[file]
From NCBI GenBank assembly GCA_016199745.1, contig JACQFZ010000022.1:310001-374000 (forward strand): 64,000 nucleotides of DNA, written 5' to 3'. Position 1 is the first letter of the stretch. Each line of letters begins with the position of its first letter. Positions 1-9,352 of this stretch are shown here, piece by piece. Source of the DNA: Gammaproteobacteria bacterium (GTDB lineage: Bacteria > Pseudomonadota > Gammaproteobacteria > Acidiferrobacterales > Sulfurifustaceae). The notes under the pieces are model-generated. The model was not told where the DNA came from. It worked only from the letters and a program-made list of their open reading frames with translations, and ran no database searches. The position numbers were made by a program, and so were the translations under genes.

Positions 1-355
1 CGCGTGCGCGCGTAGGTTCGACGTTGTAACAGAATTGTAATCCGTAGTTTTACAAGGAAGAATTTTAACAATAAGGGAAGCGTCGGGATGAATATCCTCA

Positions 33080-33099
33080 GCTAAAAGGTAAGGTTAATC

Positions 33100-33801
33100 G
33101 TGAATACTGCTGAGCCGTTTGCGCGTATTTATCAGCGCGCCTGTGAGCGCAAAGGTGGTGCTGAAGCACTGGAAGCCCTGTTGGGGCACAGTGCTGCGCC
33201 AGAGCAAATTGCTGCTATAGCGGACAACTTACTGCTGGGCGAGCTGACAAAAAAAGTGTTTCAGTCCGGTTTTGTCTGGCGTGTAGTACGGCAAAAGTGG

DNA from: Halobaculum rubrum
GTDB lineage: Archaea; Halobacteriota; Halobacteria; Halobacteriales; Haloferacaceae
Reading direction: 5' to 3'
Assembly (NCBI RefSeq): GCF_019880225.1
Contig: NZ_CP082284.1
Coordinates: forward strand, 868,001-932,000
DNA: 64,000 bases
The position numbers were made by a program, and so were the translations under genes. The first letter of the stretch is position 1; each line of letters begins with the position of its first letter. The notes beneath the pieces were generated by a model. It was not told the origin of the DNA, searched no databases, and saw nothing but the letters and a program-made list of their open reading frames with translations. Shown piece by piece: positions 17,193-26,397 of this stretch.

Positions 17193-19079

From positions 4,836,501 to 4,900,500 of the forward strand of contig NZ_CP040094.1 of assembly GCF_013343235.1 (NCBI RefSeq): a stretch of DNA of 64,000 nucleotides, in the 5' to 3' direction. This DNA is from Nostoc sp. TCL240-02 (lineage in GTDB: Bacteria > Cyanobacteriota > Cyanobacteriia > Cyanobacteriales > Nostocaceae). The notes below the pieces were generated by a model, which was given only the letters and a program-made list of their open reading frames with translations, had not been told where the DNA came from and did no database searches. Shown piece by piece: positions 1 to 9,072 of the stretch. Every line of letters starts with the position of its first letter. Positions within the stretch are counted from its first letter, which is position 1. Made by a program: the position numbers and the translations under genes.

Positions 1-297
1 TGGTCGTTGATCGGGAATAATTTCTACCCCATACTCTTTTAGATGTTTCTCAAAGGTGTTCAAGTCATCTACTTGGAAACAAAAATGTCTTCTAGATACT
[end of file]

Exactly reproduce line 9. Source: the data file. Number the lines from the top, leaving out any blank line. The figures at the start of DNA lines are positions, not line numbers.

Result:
33201 AGAGCAAATTGCTGCTATAGCGGACAACTTACTGCTGGGCGAGCTGACAAAAAAAGTGTTTCAGTCCGGTTTTGTCTGGCGTGTAGTACGGCAAAAGTGG